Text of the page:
The researchers unexpectedly had to rescue one of the group’s gliders after it didn’t check in for over eight hours. They suspect the glider got stuck under water in some kelp, but was able to jettison the extra weight it carries for just such emergencies in order to resurface. Once above water, the glider reported its location and Oliver was able to pull it to safety. 

During the rescue, he and a colleague noticed icebergs that had drifted into the water over Palmer Deep. They quickly triangulated the iceberg’s locations and relayed the information to the pilots of the other gliders in an effort to prevent any further mishaps with the gliders still in the water.

Jan. 21 posting: At the bottom of the Arctic Ocean

UD researchers Mark Moline and Jonathan Cohen are now in the archipelago Svalbard, north of mainland Norway, studying how marine organisms cope with prolonged winter darkness. They are part of an international research team trying to understand whether marine organisms go dormant during the winter months. 

The Arctic region is experiencing “polar night,” a winter phenomenon that occurs annually when the North Pole tilts away from the sun, plunging the area into near continuous darkness. Even at noon, the researchers must use flashlights to illuminate their path from the marine laboratory back to town, as the sun barely moves above the horizon. 

Moline, director of the School of Marine Science and Policy (SMSP) in the College of Earth, Ocean, and Environment (CEOE), recently took a chilly dive in 33 degree Fahrenheit waters to better understand what happens at the bottom of the Arctic Ocean. To see what he found, watch video footage of Moline’s dive.

Meanwhile Cohen, a marine scientist in the college, is investigating how marine organisms sense light and the limits of light perception in the polar night.

Coincidentally, while UD researchers are at polar opposite sides of the Earth in Antarctica and the Arctic, according to Douglas Miller, an SMSP associate professor, the CEOE study abroad group in New Zealand is positioned at almost exactly the same latitude south of the equator as Delaware is to the north.

Stay tuned for more details on what’s happening near the poles in an upcoming post.

Jan. 15 posting: Underwater robots in Antarctica

It’s been a visual smorgasbord for University of Delaware marine scientists on the way to the Antarctica. From sightings of black and white dolphins that look like pandas, known as Commerson’s dolphins, to a curious leopard seal, to an iceberg that resembled Queen Elsa’s castle in the Disney movie Frozen, the sights have been nothing short of breathtaking.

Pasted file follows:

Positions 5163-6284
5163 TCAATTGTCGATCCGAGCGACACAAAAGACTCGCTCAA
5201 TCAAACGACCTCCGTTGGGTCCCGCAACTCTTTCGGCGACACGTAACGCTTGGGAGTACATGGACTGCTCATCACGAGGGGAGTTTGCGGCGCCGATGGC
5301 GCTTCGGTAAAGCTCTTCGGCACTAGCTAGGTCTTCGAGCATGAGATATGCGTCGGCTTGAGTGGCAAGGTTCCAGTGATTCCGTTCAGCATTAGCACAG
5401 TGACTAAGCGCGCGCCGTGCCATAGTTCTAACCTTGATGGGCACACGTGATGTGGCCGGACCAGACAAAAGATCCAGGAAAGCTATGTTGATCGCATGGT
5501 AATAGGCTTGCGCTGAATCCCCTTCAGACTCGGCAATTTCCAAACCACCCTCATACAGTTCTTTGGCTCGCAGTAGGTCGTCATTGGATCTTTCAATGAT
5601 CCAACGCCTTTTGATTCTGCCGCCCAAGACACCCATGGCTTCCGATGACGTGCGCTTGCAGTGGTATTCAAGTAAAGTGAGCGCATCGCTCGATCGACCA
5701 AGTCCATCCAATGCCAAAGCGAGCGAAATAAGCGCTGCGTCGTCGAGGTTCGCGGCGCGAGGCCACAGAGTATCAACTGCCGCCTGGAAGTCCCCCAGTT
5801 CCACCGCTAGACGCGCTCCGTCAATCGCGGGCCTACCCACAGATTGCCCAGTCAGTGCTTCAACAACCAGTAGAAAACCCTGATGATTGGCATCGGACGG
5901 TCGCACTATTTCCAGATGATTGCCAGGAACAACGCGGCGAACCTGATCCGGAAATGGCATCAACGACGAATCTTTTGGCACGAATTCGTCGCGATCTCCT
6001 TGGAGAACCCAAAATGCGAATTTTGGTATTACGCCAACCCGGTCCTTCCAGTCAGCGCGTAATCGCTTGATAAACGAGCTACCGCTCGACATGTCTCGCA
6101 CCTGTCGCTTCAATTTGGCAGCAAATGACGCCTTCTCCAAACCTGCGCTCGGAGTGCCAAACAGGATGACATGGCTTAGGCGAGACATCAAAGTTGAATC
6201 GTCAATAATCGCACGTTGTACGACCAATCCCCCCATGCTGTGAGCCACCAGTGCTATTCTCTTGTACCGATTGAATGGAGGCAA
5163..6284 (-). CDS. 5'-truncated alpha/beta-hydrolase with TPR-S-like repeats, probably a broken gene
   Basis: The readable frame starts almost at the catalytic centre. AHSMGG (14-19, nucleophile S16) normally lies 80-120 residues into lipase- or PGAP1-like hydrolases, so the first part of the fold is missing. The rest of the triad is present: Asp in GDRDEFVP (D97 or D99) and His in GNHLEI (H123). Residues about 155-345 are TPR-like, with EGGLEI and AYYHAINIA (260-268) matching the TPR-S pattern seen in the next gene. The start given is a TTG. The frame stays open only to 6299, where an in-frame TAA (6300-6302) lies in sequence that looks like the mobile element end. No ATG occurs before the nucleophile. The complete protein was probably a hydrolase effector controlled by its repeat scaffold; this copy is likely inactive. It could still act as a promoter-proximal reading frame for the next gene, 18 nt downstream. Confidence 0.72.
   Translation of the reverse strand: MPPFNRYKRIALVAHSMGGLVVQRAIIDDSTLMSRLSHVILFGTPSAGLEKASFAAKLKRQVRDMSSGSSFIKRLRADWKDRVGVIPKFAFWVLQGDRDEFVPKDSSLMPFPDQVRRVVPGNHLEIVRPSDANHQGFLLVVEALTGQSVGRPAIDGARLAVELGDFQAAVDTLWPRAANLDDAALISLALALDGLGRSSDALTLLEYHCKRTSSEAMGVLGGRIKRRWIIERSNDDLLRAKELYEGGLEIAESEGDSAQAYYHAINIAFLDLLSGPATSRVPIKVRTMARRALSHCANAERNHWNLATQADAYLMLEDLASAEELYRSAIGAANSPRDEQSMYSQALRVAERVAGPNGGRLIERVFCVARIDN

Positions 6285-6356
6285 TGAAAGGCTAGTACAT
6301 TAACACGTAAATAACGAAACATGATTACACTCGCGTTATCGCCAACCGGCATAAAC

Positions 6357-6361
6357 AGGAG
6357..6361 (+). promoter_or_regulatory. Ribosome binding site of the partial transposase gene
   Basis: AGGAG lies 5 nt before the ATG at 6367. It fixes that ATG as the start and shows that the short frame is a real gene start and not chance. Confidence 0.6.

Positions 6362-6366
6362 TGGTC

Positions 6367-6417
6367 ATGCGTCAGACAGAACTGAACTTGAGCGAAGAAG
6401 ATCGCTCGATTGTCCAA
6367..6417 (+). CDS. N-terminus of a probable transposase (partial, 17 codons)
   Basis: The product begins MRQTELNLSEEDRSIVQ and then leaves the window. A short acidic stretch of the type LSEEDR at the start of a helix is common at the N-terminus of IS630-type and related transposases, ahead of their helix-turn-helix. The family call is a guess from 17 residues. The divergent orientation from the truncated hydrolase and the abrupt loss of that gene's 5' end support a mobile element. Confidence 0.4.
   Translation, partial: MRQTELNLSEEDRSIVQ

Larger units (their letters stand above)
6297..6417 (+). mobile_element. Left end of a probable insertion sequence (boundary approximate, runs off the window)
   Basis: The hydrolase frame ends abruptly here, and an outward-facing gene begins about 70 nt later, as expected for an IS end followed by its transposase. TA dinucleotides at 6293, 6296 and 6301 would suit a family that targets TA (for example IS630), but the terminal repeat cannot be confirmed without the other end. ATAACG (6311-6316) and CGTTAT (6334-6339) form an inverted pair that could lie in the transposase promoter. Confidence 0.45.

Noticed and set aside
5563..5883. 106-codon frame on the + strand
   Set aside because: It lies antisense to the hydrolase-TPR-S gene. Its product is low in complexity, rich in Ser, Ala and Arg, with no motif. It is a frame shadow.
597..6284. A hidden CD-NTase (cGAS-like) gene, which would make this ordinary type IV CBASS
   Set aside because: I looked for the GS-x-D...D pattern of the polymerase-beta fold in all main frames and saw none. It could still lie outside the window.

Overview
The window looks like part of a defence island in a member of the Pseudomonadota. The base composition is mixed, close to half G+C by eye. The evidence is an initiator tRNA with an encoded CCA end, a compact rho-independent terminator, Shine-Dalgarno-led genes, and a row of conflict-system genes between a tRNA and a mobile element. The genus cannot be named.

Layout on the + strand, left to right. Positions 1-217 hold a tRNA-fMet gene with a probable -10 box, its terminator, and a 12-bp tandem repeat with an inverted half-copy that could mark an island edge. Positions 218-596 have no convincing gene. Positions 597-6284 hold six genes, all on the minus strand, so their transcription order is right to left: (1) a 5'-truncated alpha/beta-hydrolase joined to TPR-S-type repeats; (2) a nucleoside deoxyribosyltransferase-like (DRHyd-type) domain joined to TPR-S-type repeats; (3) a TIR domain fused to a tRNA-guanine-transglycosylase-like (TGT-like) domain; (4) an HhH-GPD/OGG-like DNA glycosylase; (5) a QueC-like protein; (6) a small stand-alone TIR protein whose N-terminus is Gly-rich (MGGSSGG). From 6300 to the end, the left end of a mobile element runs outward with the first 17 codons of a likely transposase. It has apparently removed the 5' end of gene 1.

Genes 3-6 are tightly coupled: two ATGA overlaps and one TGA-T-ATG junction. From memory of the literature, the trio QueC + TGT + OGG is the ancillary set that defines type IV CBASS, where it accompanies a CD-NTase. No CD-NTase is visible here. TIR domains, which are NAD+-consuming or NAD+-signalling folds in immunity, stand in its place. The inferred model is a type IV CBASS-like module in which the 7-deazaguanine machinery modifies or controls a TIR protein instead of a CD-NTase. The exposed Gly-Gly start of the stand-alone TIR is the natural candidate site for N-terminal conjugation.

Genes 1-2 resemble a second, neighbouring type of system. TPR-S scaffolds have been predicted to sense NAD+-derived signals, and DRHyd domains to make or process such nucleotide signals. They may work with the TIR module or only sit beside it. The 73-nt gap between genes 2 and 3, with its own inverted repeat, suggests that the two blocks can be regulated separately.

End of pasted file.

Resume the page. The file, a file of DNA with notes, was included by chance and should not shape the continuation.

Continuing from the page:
UD professor Matthew Oliver and Megan Cimino, a doctoral student in the College of Earth, Ocean, and Environment, and collaborating researchers recently deployed underwater robots -- torpedo-shaped gliders -- over Palmer Deep to learn more about what’s going on under the water’s surface. The robots can stay in the water for weeks at a time while sending back data every few hours, such as water salinity, currents and photosynthetic activity. 

Oliver and Cimino are studying the local physical processes that affect how Adélie penguins forage for food, and the data from the glider about what’s happening below the surface is an important part of the work.

“We think convergence zones are concentrating the food web (phytoplankton and krill),” Oliver said in a Project CONVERGE post. “So these gliders are going to go fly through those zones and find out if that’s true.” The effect of convergence zones is one of the team’s scientific hypotheses, and the gliders provide a way for them to test their hypotheses.

The researchers are currently stationed out of Palmer Station, Antarctica, over 7,000 miles from Delaware. The current weather in Palmer Station is surprisingly balmy at 37 degrees, compared to 30-degree temperatures reported in Newark, Delaware this morning.

To view the Palmer Station webcam or the Torgerson Island Penguin Cam, click here.

Stay tuned for details on what’s happening in the Arctic in an upcoming post.

Jan. 12 posting: Opposite ends of the world

University of Delaware marine scientists from the College of Earth, Ocean, and Environment (CEOE) are on opposite ends of the world this month, studying Adélie penguins in Antarctica and sea jellies and other marine organisms in the Arctic.

CEOE scientists Matt Oliver, Megan Cimino and team are at Palmer Station on the West Antarctic Peninsula. They are investigating the local physical processes that affect how Adélie penguins forage for food, as part of Project CONVERGE, a collaborative research project between Rutgers University, UD, the Polar Oceans Research Group and the University of Alaska Fairbanks. Last fall, the team reported a connection between local weather and penguin chick weights in the journal Marine Ecology Progress Series.

Researchers Mark Moline and Jonathan Cohen are headed to the archipelago Svalbard, north of mainland Norway, to study how marine organisms — such as krill and sea jellies — survive when the sunlight disappears in the Arctic. Part of an international research team, the work builds on a 2014 excursion exploring how sea life copes with continuous winter darkness.

Article by Karen B. Roberts

Photos by Geir Johnsen, NTNU/UNIS, and Jonathan Cohen, University of Delaware